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Asthma health tips

According to the World Health Organization (WHO), an estimated 235 million people suffer from asthma globally.1

While living with asthma certainly isn’t easy, it can be controlled. There are plenty of steps you can take to improve your condition so you’ll have fewer or milder symptoms while enjoying a healthy, active life.

Know the triggers

Although the basic causes of asthma are not completely understood, the strongest risk factors for developing asthma are all around us in the air we breathe. By knowing the triggers, you can educate yourself about how to help prevent attacks.

Some common triggers include:

  • Indoor allergens, such as dust mites in bedding, carpets and furniture, and pet dander
  • Outdoor allergens, such as pollen and mould
  • Tobacco smoke
  • Chemical irritants

Other triggers can include cold air, physical exercise and even certain medications such as aspirin. The key to controlling asthma is working closely with your doctor to learn what to do, staying away from things that irritate your airways, taking medications directed by your doctor and monitoring your asthma so you can respond quickly to signs of an attack.

Know the warning signs

Asthma has a way of telling you it’s about to go on the attack. You can look for these warning signs to help you avoid a potential attack:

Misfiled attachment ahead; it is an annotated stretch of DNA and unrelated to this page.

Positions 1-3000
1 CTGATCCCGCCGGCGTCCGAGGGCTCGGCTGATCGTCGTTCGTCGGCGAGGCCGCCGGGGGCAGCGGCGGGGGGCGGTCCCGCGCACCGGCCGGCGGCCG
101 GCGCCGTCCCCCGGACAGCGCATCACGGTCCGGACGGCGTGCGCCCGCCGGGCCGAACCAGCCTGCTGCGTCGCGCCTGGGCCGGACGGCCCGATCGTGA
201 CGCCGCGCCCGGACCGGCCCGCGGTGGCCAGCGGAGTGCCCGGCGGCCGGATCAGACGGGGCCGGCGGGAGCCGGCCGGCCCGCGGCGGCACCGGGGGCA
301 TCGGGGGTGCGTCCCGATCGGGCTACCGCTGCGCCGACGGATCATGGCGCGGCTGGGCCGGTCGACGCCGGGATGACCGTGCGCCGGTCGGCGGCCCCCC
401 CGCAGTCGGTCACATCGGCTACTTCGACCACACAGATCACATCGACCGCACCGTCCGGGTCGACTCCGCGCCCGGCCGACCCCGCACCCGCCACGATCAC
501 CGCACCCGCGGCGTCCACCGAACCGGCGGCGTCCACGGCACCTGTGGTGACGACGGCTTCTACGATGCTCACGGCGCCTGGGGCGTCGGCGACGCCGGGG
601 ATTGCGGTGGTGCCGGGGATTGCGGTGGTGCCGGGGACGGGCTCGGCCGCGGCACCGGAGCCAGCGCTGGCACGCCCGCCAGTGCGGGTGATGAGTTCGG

• Awakening at night
  • Coughing, especially at night
  • Difficulty breathing, or getting out of breath easily
  • Chest tightening or pain
  • Wheezing
  • Fatigue
  • Itchy, watery or glassy eyes
  • Itchy, scratchy or sore throat
  • Sneezing
  • Dark under-eye circles
  • Stuffy head or headache
  • Restlessness
  • Need for more rescue medication than normal

Know when to get help

Now that you know the triggers and symptoms of asthma in general, it’s time to get specific. Work with your doctor to understand your asthma, your triggers and your personal action plan.

Your doctor can:

  • Talk with you about your treatment goals, and how best to reach them
  • Give you a written asthma action plan, and teach you how to use it
  • Discuss the medications you should be taking, including how much to take, when to take it and any possible side effects
  • Demonstrate how to take your medicines
  • Show you how to monitor your asthma
  • Help figure out your triggers, and how you can avoid them
  • Describe the warning signs of an asthma attack, and what to do if you have one

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1 Available at Accessed 23 January 2017. 

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